African-American Women Literature Didion and Essay

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That being said, it is quite difficult to be honest with oneself, even thought as we stand in front of the mirror, naked and bare, Didion says we remain "blind to our fatal weaknesses." One might think that being too self-critical would damage the ego, but for Didion, it is completely the opposite -- by knowing out flaws, accepting some and working towards the goal of solving others, we become more actualized and powerful. Without this realization, "one eventually discovers the final turn of the screw: one runs away to find oneself, and finds no one at home."

Both Didion and Walker focus on self-respect, self-actualization, and in a very real way, a pseudo-Marxian approach to alienation from society. There are several points in common for the authors: one's own approach to self; seeking and finding self-respect; and taking an active role in our own place in the universe. Conversely, Didion and Walker differ in their central approach to the subject, ways of internal and external communication, and the ability to find the "center" as a means of affirmation and attribution of self.

Walker's approach to the paradigm of self-respect is like a comfortable robe, frayed at the edges, but something we seek out to wear as we sit by the fire, bundled up, insulated from the outside world as we consider her parables and metaphorical approach to the larger problem of self-esteem. We can imagine, as a child, crawling up in Walker's lap to learn ways that one can be both true to oneself while still being active and inwardly powerful. With Didion, however savory and enlightening the message may be, the scenario is more reminiscent of a strict "school marm" with a willing propensity towards corporal punishment. It is not that either author does not genuinely mean what they say, but one finds the taste buds soothed with warm tea and honey vs. stout and tangy lemonade.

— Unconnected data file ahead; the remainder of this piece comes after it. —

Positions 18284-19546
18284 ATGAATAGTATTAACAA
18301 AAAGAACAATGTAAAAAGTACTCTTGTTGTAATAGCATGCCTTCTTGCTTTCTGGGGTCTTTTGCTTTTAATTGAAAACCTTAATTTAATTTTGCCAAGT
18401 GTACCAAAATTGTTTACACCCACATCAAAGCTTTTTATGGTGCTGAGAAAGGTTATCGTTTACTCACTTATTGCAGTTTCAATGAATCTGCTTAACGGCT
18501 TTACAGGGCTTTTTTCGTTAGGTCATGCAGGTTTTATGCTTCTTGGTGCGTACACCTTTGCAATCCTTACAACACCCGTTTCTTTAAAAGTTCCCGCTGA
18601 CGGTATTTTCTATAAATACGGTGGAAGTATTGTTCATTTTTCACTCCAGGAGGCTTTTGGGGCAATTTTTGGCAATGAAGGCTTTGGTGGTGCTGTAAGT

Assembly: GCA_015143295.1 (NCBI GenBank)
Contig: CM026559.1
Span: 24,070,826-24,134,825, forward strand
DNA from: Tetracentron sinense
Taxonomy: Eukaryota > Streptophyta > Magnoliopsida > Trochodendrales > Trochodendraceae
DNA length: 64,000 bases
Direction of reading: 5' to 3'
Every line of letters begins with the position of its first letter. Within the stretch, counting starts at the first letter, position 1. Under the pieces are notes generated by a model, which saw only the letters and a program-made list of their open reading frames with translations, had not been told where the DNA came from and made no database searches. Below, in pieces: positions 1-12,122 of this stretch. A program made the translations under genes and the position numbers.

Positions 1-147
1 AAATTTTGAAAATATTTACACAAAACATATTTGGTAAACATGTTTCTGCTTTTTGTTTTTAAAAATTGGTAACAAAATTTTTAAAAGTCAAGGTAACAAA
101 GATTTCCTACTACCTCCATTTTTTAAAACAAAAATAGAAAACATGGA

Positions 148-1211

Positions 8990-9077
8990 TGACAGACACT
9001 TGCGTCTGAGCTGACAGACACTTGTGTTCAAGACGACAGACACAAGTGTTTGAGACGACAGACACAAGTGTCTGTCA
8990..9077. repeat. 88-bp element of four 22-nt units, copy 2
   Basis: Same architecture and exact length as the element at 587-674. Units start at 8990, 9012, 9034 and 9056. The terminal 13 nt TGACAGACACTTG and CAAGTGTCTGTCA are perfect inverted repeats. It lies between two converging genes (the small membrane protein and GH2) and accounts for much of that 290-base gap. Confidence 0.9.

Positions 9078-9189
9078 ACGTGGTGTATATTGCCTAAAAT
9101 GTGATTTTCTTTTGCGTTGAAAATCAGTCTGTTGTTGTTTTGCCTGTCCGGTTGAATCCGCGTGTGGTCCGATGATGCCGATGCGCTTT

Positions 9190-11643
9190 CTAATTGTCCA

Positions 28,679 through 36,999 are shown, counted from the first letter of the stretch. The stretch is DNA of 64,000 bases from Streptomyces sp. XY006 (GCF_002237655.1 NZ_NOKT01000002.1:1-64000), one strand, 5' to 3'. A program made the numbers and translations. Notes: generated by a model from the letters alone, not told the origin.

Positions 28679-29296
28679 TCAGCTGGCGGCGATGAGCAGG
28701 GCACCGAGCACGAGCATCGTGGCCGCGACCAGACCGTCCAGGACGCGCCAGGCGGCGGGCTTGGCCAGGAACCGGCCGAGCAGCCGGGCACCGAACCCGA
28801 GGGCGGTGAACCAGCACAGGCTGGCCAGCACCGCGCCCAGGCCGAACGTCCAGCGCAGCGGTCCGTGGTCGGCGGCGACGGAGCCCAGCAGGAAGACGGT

Seeking self-respect, for both authors, is part of the natural progress of life; the evolution of slowly realizing that one must move from external to internal stimuli- or forever be caught in an emotional hamster cage for which there is no escape. This journey, it seems, is part of language and personality acquisition. Walker's prose is filled with words that are primarily left-brained -- love, emotion, feelings, alarm, gently; while Didion's prose leans more towards the right-brained, logical, harsh world construct a more militaristic approach in rhythm: "lost the conviction that lights would always turn green," for instance, can be chanted to a marching band cadence.

In some ways, the approach towards actualization seems to be a philosophical difference of opinion about the very nature of personal power. Both authors agree on the basic structure (the world is round), yet both are not certain if there is a reason for its roundness. Walker has innumerable faith in humanity, justice, and the optimism of the future. Didion is not quite sure; the jury is out on humanity's ability to resurrect itself. Both do insist that the only way to fulfill one's inner needs, contribute to society in general, and find one's true purpose is to realize that the answer comes from within. The actual "within" -- a cartoon characterization of a conscience, the power of faith, or the continual philosophical questioning of the world -- matters not, it is the nature actualization that is central. To paraphrase Aristotle, "Happiness comes not at the end of the journey, but along the way."

That is not to invalidate either approach -- sometimes one wants a warm cup of soup, other times, the most refreshing thought is a candy-bar, bursting with taste sensation. Too, when all the stylistic and prose-related axioms are stripped, the general point-of-view is exactly the same: do not depend upon others for your own self-respect; self-respect is internal, and it is earned; and more important of all -- one can never be truly complete without the honesty of one's own convictions and the desire to continue the long, arduous process of self-actualization.

WORKS CONSULTED

Bates, G. Alice Walker: A Critical Companion. Greenwood Publishers, 2005.

Hooks, B. Rock My Soul: Black People and Self-Esteem. Washington Square Press, 2004.

Sanford, L. Women and Self-Esteem: Understanding and Improving the…[continue]

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